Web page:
Adobe Photoshop comes with a good complement of creative brushes, but occasionally a custom brush you need just isn’t available.
We’ll walk you through the process of creating your own brushes. We’ve suggested these steps for Photoshop CS5, but with minor modifications they also can apply to earlier Photoshop versions.
Create your brush
Photoshop brushes fall into two categories: paint-type and image-hose-type. A paint-type brush mimics the texture and behaviour of a real painting tool, such as a paintbrush, a sponge brush, or a paint roller. In contrast, an image-hose-type brush sprays a single graphic element onto your canvas, allowing you to vary its size, shape, and colour.
Be aware that a brush tip is a greyscale image. A colour image made into a brush tip will be converted to greyscale, and the grey values will be partially transparent; this transparency will carry over to brushstrokes. This means that any part of the brush tip that is black is fully opaque, and will yield full colour when used as a brush.
Also, be conscious of brush size. If your brush tip is 500 x 500 pixels, you can scale it down without any loss of quality; however, if your original brush tip is only 25 x 25, scaling it up to 500 x 500 pixels will look terrible.
The source image for a brush tip can be just about anything. Here are three examples of image types you can use:
Spongy Brush Using a loofah sponge, dab black paint onto a canvas. After it dries, scan or photograph the texture and bring it into Photoshop. Convert the image to greyscale (Image > Mode > Grayscale) and tweak the levels (Image > Adjustments > Levels) so that white areas are free of texture and black areas are pure black.
Wheat Stalk Brush Use Adobe Illustrator (or another vector drawing app) to draw a single, detailed stalk of wheat. Do not use any colour; the stalk itself should be black and the background transparent. Import the final artwork into Photoshop.
Flower Brush Open a photo of a flower in Photoshop. Convert the image to greyscale, and then mask the flower, if necessary. Tweak the levels to add more contrast to the flower. Also make sure none of the flower areas are too light.
Once you’ve made the necessary edits, you may need to scale the document down. Choose Image > Image Size, enter a maximum width or height of 500 pixels, and click OK. Choose Select > All, and then choose Edit > Define Brush Preset and type a name for it. The brush head will be added to your current set of brushes.
Save the document and close the window. Now choose File > New to create a new document that will serve as a scratch pad for the next step.
Fine-tune your brush
You’ll need to fine-tune the new brush for best results. Select the Brush Tool and choose Window > Brush. Once the window appears, click Brush Presets. You’ll see your newly defined brush at the bottom of the list of thumbnails.
After you’ve made your tweaks in the Brush window, you must save the brush as a new preset. Click the tiny document icon at the bottom right of the Brush window to add a new brush preset, enter a descriptive name for the brush, and click OK. The revised brush will appear right beside the original brush.
Changes you make to this brush are not automatically saved. Any time you change a brush, you must save it as a new preset.
Adjust your brush
At the left side of the Brush window, you’ll see a list of brush options. The options you enable will vary greatly with the type of brush you’re building. If you’re working on a brush that’s shaped like a wheat stalk, for example, you’ll be concerned with Shape Dynamics, Color Dynamics, and Scattering. At the bottom of the Brush window, you’ll see a preview of your current brush. Every change you make to the brush will be reflected in a greyscale preview. For a colour preview of your brush preset, use the Brush Tool to paint onto the current document (choose a different foreground colour if you want to).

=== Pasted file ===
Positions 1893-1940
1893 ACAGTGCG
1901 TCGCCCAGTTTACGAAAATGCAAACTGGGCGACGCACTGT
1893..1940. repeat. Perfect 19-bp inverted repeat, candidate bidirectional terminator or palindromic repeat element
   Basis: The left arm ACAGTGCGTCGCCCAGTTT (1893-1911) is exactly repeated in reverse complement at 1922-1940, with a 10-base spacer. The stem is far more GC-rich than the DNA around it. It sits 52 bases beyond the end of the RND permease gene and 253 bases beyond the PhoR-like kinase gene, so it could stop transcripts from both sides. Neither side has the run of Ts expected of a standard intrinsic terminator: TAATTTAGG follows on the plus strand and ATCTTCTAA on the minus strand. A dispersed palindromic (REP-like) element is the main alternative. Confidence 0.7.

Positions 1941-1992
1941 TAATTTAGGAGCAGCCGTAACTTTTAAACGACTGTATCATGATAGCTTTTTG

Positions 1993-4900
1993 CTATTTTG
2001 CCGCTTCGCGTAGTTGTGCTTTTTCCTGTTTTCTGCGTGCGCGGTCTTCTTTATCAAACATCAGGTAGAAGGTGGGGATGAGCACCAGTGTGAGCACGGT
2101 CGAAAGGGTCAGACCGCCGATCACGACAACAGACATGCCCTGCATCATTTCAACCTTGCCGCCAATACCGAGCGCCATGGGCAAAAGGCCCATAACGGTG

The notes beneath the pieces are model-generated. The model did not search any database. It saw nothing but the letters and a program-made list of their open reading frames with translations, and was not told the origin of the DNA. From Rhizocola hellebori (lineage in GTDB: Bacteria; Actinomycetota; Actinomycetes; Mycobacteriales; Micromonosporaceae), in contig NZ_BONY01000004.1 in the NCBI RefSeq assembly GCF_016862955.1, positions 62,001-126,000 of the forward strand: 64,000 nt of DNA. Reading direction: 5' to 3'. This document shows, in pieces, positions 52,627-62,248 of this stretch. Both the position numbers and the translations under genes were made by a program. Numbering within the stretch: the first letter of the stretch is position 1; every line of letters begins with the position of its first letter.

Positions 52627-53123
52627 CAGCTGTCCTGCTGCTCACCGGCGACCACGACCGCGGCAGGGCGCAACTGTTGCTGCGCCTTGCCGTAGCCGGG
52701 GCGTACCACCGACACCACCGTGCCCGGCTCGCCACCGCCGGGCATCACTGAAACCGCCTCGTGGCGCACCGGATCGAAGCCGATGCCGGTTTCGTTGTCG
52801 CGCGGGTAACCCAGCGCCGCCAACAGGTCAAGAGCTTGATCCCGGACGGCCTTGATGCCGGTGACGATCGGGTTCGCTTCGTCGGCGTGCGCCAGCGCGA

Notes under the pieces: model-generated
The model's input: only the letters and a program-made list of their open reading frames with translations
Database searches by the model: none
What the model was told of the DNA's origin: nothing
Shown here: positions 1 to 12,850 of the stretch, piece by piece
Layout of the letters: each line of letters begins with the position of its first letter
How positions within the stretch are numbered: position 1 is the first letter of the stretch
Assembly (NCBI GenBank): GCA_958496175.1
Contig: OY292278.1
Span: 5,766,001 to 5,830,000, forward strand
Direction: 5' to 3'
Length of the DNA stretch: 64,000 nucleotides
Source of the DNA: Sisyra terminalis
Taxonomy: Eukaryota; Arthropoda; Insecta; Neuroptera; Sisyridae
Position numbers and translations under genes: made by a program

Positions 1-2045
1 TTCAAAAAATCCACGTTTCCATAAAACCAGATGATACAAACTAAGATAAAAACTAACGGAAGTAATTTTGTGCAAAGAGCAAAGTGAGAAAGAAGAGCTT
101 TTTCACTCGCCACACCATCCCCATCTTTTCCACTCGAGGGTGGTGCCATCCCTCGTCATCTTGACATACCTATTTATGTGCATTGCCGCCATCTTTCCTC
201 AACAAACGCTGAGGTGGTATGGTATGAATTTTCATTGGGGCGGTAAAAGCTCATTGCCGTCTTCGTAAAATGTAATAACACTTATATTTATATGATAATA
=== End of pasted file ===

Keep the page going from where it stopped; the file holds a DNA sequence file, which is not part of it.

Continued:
Here’s an explanation of each section of the Brush window and what it does:
Brush Tip Shape Typically used for paint-type brushes, this setting lets you edit a brush’s default size, as well as its angle, roundness, and hardness. You can also set the spacing for the brush bristles.
Shape Dynamics These controls are normally used for image-hose-type brushes. Size Jitter, Angle Jitter, and Roundness Jitter vary the shape of each brush mark (single dab), letting you create, say, fields of wheat in which each stalk has a unique shape.
Scattering Most often used for image-hose-type brushes, scattering varies the placement of each brush mark, allowing for a more natural distribution of paint dabs such as for grass, leaves, or snow.
Texture Ordinarily used for paint-type brushes, the Texture option lets you apply a pattern to each brush stroke to give the impression of texture (such as canvas).
Dual Brush Applicable to all brushes, this option combines two tips to create brush strokes; it places the texture of the secondary brush stroke within the boundaries of the primary brush stroke.
Color Dynamics These controls allow you vary the colour and intensity of your brush stroke, adding even more nuance to each mark that you make.
Transfer This setting applies to all brushes. Opacity Jitter lets you randomise the transparency of each brush mark; Flow Jitter allows opacity variations that flow naturally from solid to clear.
The remaining five options available, mostly used with paint-type brushes, have no adjustable settings.
Share your brush
Half the fun of creating a new brush is sharing it with others. Choose Edit > Preset Manager. Shift-click on your new brush (or brushes) and then click Save Set. Give the set a name and save it to your desktop. You can now email this file to friends and colleagues. Once they have it in hand, they can double-click it to automatically add your unique brushes to their current brush set.